Having grown up on a farm and been lucky enough to raise my children in beautiful Mid Sussex, I have always been, and continue to be, a lover of animals and nature. I thoroughly enjoyed previously working in the Department of Food, Rural Affairs and Environment and I continue to welcome Government policies which demonstrate the UK’s record of being world-leaders on animal welfare.
I was very interested to read the public consultation, which supports the Government’s manifesto commitment, to ban the keeping of primates as pets in England. Primates such as capuchins, lemurs and squirrel monkeys are highly intelligent, wild animals with complicated welfare needs and require open spaces, varied diets, social contact and plenty of warmth and light. Findings from a recent call for evidence found these complex needs cannot be met in a home environment.
The Minister for Animal Welfare, the Rt Hon Lord Goldsmith MP, said the following in a press release on Saturday:
“Primates are hugely intelligent and socially complex animals. When they are confined in tiny cages, often alone and with little stimulation, their lives are a misery.
“It’s important that we take action to prevent the suffering caused to them when they are kept as pets, and so I am delighted that we are moving a big step closer towards banning the practice. These proposals will ensure that we have the strongest protections in place for our animals.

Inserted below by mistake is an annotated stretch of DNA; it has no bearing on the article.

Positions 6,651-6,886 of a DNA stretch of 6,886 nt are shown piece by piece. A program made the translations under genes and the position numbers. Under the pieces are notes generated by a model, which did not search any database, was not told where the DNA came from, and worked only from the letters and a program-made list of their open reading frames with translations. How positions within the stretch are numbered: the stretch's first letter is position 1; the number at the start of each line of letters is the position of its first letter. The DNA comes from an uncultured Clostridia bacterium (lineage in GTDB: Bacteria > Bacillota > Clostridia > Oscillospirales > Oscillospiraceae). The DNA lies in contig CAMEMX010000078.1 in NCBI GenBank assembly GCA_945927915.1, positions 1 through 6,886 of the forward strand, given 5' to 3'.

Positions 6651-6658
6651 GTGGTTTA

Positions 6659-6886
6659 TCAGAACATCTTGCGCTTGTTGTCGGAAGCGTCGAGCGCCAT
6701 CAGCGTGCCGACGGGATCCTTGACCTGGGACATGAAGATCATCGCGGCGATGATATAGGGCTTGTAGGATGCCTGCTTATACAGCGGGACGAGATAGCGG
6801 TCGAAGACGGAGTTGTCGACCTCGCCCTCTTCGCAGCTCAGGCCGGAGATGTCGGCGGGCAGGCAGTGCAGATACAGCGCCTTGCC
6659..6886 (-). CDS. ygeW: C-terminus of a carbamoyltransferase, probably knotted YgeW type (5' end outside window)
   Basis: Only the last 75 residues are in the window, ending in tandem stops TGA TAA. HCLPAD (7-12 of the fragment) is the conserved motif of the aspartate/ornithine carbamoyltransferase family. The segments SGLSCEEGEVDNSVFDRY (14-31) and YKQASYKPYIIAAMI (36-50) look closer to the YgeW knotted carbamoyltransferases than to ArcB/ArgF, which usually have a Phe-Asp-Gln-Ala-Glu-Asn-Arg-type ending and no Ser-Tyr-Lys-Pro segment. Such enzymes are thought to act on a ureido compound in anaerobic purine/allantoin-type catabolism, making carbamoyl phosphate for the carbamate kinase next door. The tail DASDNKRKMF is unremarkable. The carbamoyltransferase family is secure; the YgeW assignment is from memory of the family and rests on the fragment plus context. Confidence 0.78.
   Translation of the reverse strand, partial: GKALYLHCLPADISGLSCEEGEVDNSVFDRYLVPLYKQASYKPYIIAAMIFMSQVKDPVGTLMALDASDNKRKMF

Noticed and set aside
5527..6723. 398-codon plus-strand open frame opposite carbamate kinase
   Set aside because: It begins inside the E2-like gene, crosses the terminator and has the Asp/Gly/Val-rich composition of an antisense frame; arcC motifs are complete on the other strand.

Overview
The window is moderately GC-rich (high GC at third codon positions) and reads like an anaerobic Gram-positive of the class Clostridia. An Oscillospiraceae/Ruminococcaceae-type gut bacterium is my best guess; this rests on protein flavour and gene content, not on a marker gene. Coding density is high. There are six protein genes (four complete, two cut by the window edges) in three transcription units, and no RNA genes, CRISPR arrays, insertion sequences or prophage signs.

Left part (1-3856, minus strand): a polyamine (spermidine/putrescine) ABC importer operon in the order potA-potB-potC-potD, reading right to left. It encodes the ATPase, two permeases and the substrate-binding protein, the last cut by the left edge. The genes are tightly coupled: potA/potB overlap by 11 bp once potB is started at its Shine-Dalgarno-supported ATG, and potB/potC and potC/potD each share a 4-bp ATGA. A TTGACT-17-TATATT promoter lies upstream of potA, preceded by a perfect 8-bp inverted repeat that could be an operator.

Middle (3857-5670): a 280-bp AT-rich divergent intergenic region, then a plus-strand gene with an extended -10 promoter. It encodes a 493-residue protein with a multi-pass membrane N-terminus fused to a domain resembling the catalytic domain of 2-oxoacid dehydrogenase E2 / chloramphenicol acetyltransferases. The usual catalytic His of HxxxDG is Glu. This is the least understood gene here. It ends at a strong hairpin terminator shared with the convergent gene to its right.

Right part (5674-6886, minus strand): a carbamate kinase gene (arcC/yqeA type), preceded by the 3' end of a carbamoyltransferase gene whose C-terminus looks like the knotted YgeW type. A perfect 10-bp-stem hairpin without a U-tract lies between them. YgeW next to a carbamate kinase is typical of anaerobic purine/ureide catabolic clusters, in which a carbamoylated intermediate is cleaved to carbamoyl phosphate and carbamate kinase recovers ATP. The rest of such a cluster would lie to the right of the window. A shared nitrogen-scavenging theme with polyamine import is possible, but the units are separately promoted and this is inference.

“We have some of the highest animal welfare standards in the world, and these plans form part of a range of measures we are taking to raise the bar even further, such as ending live animal exports and cracking down on illegal puppy smuggling.”
The Government anticipates up to 5,000 primates are currently kept outside of licensed zoos in the UK. Marmosets are by far the most commonly held primates in the UK, with capuchins, squirrel monkeys, lemurs and tamarins also among the most common species.
The new proposals mean specialist primate keepers who do not hold a zoo licence will need to obtain a new specialist private primate keeper licence to ensure they are meeting the required high welfare standards. These plans will also place welfare restrictions on the breeding and transferring of primates.
Read more here: https://www.gov.uk/government/news/ban-on-keeping-primates-as-pets-moves-step-closer and watch this space!